APRIL 1982 - VOLUME 3 - NUMBER 4
U.S. Investment Climate Measured State by State
Goodrich shuts down in Akron, Ohio. U.S. Steel moves out of Gary, Indiana. GM closes a plant in Detroit, Michigan.
These are just a few examples of corporations leaving their traditional base in the U.S. industrial heartland for more favorable "business climates."
What lies behind the term "business climate"? Energy costs to industry, percent of unionization in the workforce, and wage levels, according to state manufacturer's associations recently surveyed by Alexander Grant & Company. As energy costs, percent of unionized workers and wage levels all rise, the "climate" becomes worse, notes the Alexander Grant study, General Manufacturing Business Climates: 1981.
These negative atmospheric factors explain why "Mid-Eastern and Great Lakes establishments moving to the South East and South West" (see map) comprise the largest number of plant dislocations occurring over the past year, the report says.
State manufacturing associations cite energy costs as the most important variable affecting a company's decision about where to locate.
The difference in energy costs by region is striking. "The South Central was the cheapest region and New England the most expensive," notes the report. "The most expensive state in the South Central region was cheaper than the cheapest in the New England, Great Lakes and Mid-Eastern regions."
Percent unionization ranks second in a list of 22 factors weighted by state industry associations. The South Central region with 13.9% unionized workers in the manufacturing sector, and the South Western region with 15.4%, have a clear advantage for management over the MidEastern region with 29.2% unionized and the Great Lakes with 29.5%.
Wages come next in importance, industry says. The regional split is not as wide fof this factor, with southern regions averaging $6.70 an hour in the manufacturing sector, while northern and midwestern regions averaged $7.18 an hour.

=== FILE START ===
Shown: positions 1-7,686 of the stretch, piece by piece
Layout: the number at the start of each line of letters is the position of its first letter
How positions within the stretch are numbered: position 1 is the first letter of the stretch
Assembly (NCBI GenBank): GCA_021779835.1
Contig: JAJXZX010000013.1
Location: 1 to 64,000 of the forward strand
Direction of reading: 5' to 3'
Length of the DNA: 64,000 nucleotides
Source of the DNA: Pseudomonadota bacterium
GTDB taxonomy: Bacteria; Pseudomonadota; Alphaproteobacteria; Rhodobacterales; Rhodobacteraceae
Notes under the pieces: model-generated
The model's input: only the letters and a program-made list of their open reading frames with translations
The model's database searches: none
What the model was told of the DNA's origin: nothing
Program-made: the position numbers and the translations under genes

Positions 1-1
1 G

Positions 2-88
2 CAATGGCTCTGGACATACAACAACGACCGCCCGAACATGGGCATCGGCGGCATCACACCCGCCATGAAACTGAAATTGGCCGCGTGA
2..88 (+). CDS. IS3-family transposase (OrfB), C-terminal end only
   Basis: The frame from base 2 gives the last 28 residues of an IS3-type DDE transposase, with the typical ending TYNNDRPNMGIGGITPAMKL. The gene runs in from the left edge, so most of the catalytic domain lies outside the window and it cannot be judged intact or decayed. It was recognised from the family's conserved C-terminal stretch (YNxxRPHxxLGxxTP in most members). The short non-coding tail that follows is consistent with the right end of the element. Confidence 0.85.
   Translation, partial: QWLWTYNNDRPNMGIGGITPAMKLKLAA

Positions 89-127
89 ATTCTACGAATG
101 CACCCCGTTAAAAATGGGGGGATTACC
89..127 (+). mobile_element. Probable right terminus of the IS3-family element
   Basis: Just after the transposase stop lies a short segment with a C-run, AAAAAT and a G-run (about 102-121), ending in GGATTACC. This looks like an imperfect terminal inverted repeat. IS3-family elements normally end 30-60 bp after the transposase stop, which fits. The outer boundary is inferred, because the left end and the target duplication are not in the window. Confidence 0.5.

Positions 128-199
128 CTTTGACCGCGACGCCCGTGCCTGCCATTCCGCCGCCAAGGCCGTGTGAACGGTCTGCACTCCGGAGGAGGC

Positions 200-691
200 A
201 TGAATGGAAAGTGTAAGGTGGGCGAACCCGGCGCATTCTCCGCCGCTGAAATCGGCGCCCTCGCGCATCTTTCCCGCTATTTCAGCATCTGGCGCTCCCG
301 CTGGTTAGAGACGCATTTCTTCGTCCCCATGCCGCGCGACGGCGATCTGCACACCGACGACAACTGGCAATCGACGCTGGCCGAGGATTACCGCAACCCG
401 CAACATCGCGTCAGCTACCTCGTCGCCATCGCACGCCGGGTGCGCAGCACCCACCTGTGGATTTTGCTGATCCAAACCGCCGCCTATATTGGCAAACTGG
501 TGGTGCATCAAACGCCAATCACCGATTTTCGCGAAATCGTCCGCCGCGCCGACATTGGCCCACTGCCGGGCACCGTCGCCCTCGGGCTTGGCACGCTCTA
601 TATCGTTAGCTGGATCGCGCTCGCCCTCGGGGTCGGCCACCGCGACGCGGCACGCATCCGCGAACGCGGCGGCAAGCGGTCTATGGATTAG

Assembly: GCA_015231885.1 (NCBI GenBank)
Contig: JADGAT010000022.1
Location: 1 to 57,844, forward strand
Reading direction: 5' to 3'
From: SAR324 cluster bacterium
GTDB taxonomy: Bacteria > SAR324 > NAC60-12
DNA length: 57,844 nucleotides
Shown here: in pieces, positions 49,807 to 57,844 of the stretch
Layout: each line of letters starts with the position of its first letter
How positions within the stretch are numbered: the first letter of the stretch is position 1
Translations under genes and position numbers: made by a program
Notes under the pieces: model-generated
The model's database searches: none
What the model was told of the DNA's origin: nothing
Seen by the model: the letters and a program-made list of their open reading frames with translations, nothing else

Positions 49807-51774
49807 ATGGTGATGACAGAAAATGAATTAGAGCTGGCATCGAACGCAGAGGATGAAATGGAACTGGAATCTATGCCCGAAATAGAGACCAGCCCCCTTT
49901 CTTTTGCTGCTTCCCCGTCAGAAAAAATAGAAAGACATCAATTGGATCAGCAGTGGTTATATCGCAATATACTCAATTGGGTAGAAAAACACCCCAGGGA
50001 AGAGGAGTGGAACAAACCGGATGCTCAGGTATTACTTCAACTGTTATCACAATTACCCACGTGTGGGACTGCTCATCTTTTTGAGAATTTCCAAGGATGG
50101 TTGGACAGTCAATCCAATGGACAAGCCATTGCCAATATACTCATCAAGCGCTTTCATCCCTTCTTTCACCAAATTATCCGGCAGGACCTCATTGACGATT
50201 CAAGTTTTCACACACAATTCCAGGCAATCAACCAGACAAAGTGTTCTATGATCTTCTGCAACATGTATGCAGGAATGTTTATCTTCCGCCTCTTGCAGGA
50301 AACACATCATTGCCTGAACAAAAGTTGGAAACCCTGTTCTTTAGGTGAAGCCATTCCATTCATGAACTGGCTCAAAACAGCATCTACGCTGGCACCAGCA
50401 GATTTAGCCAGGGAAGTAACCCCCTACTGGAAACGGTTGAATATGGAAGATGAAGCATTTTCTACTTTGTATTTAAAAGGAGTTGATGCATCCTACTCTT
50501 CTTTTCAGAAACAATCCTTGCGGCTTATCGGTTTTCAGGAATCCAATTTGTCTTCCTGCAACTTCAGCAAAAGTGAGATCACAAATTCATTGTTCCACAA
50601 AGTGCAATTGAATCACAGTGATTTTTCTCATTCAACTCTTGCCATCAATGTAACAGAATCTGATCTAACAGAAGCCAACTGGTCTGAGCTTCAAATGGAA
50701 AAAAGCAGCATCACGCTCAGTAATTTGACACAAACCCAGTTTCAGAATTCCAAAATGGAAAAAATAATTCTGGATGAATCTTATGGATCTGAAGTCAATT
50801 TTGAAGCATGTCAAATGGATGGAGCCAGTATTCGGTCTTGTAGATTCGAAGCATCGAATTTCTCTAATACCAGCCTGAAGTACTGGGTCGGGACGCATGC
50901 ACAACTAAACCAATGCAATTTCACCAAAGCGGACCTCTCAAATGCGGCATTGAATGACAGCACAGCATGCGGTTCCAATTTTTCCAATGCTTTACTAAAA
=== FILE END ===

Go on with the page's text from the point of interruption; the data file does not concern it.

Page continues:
This "wage differential is closing," says Barry Bluestone, a labor economist at Boston College, "because wages are rising more slowly in the North." Alexander Grant's figures back Bluestone's claim. Over the past three years, the South Central region has showed the greatest percentage increase in wages, averaging an annual rate of 11.7%; wages in the Great Lakes region have grown at the slowest rate, 9.3%, with the Mid-Eastern and New England regions next, both registering increases at an annual rate of 9.7%.
The study depicts the sharp decline of unionized labor recently. Over the past two years, the level of unionization in the United States has dropped a precipitous 3.9%, the Alexander Grant report states. Nearly three out of every four states has registered a decline in union membership over this period, in terms of labor union membership per 100 workers in the manufacturing sector.
Every region showed a decline in union membership except the North Central, which gained a mere 0.98% in non-agricultural members over the past two years. The South Western region lost 8.29%, New England 4.77% and South Eastern 3.35%.
"There's not a whole lot that can be done" to prevent the flight of capital and the "labor dislocation" it causes, says Bluestone. "All you can do is deal with the consequences," he says, noting that "about 20 states in the country" are working on "plant closing legislation" to require pre-notification, severance pay and redevelopment funds."
"The problem is," says Bluestone, "as long as you operate under a free enterprise system, capital can move where it wants to go."